Understanding Gesso: A Closer Look at Drying Times

How long does gesso take to dry?

Maybe you prepped your canvas and now you’re wondering, “How long does gesso take to dry?”

Answer: wait 24 hours.

Even though gesso only takes 15 minutes to a few hours to feel dry to the touch, painters should wait 24 hours to a few days. This ensures the gesso hardens completely for optimal results.

In this blog post, I will delve into the world of primers and explore the drying process.

But, first, what is Gesso?

What is gesso?

The word “gesso” is derived from the Italian term “gesso,” meaning “chalk” or “plaster,” reflecting its original composition. Artists use gesso to prepare surfaces like canvas, wood, or paper before painting. Gesso is a white, paint-like substance traditionally made from a combination of calcium carbonate (chalk or marble dust) and an acrylic polymer medium. It is applied to surfaces before painting to create a smooth, even, and stable foundation for the artwork.

Factors Affecting Time

Gesso drying times can vary depending on several factors:

  1. Application Thickness: The thickness of the your layers plays a significant role in drying time. Thicker applications take longer to dry, while thin coats dry relatively quickly.
  2. Humidity and Temperature: Then, environmental conditions influence the drying process, too. Higher humidity levels and lower temperatures slow down drying, while low humidity and warm temperatures speed it up.
  3. Ventilation and Air Circulation: Adequate ventilation and air circulation can facilitate faster drying, especially in enclosed spaces.
  4. Gesso Formulation: Different brands and types of gesso might have slightly different drying properties due to variations in their composition.

How long does gesso take to dry, really?

a paint brush brushing gesso on a wooden panel on grass

Drying Times

Just because the gesso will feel dry to the touch after fifteen minutes, doesn’t mean you should start painting on it.

I suggest waiting from 24 hours to a few days, for your gesso to dry completely.

That’s because the first fifteen minutes is just the initial drying phase. It feels dry but it isn’t fully dry. Waiting until it feels dry is enough for hobby painters, but it isn’t sufficient for professionals. If you want your work to be archival and you want optimal results, I recommend allowing the gesso to cure and harden for a much longer time.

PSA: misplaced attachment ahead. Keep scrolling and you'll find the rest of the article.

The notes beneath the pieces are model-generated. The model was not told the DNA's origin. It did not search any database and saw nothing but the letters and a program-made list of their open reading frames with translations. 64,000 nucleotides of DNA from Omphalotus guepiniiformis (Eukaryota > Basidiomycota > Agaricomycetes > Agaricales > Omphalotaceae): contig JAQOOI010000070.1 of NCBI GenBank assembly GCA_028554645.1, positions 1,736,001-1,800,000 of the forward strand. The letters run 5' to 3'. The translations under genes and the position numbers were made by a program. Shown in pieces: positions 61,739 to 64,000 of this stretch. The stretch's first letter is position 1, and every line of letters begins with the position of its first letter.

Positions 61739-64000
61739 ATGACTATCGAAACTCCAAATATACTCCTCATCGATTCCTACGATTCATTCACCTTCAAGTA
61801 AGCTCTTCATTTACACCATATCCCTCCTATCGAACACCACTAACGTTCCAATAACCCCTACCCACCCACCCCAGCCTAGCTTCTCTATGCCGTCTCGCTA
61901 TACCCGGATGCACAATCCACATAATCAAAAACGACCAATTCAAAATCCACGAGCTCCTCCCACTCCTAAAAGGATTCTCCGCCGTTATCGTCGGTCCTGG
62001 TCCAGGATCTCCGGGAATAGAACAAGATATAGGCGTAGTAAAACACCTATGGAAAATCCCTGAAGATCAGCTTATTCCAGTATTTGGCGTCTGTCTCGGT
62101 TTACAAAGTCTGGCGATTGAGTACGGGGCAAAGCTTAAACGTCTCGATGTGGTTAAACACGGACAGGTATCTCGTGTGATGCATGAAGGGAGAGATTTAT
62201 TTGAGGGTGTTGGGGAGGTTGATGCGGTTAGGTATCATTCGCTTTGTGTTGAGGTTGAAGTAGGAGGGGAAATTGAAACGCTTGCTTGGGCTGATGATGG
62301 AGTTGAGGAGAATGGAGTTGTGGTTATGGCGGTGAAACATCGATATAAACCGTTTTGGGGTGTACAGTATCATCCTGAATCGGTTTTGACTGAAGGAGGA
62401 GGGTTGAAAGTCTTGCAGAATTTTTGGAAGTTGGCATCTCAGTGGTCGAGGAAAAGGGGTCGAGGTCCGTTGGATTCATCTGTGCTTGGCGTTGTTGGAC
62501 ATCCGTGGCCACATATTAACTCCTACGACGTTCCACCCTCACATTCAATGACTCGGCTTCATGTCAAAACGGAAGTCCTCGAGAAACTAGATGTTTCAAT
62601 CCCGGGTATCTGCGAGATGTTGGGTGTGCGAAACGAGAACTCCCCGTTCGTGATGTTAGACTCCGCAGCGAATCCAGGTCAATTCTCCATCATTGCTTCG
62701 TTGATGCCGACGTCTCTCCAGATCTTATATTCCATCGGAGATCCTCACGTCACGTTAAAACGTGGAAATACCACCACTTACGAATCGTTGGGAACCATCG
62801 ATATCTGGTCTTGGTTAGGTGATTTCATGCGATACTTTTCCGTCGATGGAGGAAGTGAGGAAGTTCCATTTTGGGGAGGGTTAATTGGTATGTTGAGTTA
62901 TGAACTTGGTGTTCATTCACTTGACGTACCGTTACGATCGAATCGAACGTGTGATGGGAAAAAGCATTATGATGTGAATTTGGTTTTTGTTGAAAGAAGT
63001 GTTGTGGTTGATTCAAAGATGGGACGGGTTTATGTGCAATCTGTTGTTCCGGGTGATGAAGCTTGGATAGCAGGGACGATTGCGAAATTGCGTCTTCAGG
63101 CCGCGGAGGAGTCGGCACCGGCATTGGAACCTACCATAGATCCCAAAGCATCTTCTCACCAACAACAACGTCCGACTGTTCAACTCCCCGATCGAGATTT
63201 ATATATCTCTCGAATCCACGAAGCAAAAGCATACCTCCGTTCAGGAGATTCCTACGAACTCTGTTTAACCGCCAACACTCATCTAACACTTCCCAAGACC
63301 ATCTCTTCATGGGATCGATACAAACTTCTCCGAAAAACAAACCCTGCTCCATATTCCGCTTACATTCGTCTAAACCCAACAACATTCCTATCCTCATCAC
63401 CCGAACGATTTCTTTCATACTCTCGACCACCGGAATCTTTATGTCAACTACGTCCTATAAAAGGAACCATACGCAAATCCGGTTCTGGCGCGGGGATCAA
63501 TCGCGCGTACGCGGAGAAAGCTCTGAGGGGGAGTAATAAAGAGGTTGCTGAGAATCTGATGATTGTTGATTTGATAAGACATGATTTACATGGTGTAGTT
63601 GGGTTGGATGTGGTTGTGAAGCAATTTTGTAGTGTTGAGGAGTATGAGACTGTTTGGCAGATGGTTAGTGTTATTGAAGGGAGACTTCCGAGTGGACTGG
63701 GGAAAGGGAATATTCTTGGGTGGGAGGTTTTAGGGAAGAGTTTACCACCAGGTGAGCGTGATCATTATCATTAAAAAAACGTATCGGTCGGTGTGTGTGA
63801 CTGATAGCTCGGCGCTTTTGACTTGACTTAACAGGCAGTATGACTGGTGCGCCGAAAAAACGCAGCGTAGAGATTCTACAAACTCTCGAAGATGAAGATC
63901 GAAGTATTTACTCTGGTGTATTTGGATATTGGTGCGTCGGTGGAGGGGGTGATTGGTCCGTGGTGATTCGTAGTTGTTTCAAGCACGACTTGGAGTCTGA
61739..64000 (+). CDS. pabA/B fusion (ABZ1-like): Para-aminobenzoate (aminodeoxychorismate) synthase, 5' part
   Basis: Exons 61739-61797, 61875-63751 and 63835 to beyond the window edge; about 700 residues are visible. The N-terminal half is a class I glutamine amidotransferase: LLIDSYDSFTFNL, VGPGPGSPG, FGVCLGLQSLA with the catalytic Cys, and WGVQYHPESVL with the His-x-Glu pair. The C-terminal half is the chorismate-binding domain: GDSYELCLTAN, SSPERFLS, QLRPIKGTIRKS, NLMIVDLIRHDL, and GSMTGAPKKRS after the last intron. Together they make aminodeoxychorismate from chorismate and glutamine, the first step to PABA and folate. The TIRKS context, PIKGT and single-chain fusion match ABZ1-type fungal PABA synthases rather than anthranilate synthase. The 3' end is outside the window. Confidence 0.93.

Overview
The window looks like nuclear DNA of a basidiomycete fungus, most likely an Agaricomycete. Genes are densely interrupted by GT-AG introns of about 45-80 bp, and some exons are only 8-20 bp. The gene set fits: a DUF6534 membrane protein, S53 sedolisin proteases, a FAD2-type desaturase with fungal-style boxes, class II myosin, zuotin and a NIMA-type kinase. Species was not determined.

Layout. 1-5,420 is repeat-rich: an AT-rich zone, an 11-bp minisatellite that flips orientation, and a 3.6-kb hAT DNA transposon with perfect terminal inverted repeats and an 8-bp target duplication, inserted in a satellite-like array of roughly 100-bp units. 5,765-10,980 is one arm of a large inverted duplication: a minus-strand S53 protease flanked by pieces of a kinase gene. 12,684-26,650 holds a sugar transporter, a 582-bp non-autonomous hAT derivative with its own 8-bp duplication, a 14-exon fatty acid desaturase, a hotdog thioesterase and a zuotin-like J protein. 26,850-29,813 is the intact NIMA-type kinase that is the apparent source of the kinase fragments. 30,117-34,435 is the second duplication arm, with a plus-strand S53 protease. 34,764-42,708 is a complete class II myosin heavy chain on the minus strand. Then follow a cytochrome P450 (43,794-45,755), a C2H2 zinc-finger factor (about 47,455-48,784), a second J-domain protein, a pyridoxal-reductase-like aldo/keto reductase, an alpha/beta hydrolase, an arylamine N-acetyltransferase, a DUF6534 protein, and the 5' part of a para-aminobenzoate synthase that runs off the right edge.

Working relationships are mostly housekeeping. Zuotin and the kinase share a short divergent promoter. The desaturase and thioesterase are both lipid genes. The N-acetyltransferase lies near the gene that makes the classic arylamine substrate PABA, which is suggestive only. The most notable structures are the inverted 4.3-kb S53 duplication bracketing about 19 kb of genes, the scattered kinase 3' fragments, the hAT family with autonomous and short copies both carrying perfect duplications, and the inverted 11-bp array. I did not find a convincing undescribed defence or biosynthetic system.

Tips for Speeding up Gesso Drying

If you’re in a hurry and want to speed up the drying process, consider the following tips:

  1. Thinner Coats: Apply thinner coats to promote faster drying. Multiple thin layers can be more effective than one thick layer.
  2. Warm Environment: Place your artwork in a warm room or use a space heater to raise the temperature, facilitating quicker drying.
  3. Fans or Air Circulation: Position fans or ensure good air circulation in the drying area to help moisture evaporate faster.
  4. Low Humidity: Use a dehumidifier or choose a day with low humidity to help the gesso dry faster.

Don’t rush your primer!

Proper drying of gesso is crucial for the success of your artwork. Rushing the drying process is a bad idea because it can lead to lots of problems. For example, you might experience issues like cracking, flaking, or poor adhesion of subsequent paint layers. So, to avoid this, allow your primed surface enough time to dry and cure fully before starting your painting.

Gesso is an indispensable tool for artists, providing an excellent foundation for their creative endeavors. While the initial drying time may only take a few minutes to a few hours, allowing the gesso to cure completely is essential for achieving the best results. Remember, patience is key in the artistic process, and investing time in properly preparing your surface will undoubtedly contribute to the success of your artwork. So, take your time, let your gesso dry thoroughly, and then you can paint with confidence!

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Ingrid Maria Pimsner
Ingrid Maria Pimsner

Ingrid Maria Pimsner is a painter, arts writer, and educator. Her representational oil paintings depict the people, places and things that are closest to her.

She is also the founder and current director of The International Institute of Contemporary Art and Theory, an artist residency in Romania. In addition, she co-curates the Archive Space Project , a curatorial project founded by Annie Daley in 2010 and originally located in the Crane Arts building in Philadelphia, PA.

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